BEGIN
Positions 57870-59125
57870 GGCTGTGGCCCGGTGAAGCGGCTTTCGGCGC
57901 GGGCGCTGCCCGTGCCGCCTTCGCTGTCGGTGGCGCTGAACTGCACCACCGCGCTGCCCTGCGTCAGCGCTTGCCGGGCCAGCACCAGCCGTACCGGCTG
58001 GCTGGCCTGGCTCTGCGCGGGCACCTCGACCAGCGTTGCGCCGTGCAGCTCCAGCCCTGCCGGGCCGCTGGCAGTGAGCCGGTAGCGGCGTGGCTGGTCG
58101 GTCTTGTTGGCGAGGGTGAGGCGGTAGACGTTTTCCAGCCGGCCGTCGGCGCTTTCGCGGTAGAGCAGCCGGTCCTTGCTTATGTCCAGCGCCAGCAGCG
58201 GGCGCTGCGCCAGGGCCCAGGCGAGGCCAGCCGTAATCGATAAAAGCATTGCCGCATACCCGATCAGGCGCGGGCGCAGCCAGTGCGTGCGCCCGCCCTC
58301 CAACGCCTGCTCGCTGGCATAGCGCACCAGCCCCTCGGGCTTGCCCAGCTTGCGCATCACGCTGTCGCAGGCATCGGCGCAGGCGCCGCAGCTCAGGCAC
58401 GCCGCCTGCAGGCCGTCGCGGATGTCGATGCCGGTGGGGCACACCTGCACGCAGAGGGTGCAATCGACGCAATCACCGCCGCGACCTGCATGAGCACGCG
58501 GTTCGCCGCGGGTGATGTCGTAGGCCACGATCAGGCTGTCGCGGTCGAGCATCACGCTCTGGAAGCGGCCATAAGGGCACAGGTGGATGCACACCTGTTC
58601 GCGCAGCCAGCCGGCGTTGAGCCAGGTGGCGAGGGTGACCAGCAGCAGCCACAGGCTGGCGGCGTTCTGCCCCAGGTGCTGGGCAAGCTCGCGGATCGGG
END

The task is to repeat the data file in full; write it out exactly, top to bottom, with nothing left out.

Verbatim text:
Positions 57870-59125
57870 GGCTGTGGCCCGGTGAAGCGGCTTTCGGCGC
57901 GGGCGCTGCCCGTGCCGCCTTCGCTGTCGGTGGCGCTGAACTGCACCACCGCGCTGCCCTGCGTCAGCGCTTGCCGGGCCAGCACCAGCCGTACCGGCTG
58001 GCTGGCCTGGCTCTGCGCGGGCACCTCGACCAGCGTTGCGCCGTGCAGCTCCAGCCCTGCCGGGCCGCTGGCAGTGAGCCGGTAGCGGCGTGGCTGGTCG
58101 GTCTTGTTGGCGAGGGTGAGGCGGTAGACGTTTTCCAGCCGGCCGTCGGCGCTTTCGCGGTAGAGCAGCCGGTCCTTGCTTATGTCCAGCGCCAGCAGCG
58201 GGCGCTGCGCCAGGGCCCAGGCGAGGCCAGCCGTAATCGATAAAAGCATTGCCGCATACCCGATCAGGCGCGGGCGCAGCCAGTGCGTGCGCCCGCCCTC
58301 CAACGCCTGCTCGCTGGCATAGCGCACCAGCCCCTCGGGCTTGCCCAGCTTGCGCATCACGCTGTCGCAGGCATCGGCGCAGGCGCCGCAGCTCAGGCAC
58401 GCCGCCTGCAGGCCGTCGCGGATGTCGATGCCGGTGGGGCACACCTGCACGCAGAGGGTGCAATCGACGCAATCACCGCCGCGACCTGCATGAGCACGCG
58501 GTTCGCCGCGGGTGATGTCGTAGGCCACGATCAGGCTGTCGCGGTCGAGCATCACGCTCTGGAAGCGGCCATAAGGGCACAGGTGGATGCACACCTGTTC
58601 GCGCAGCCAGCCGGCGTTGAGCCAGGTGGCGAGGGTGACCAGCAGCAGCCACAGGCTGGCGGCGTTCTGCCCCAGGTGCTGGGCAAGCTCGCGGATCGGG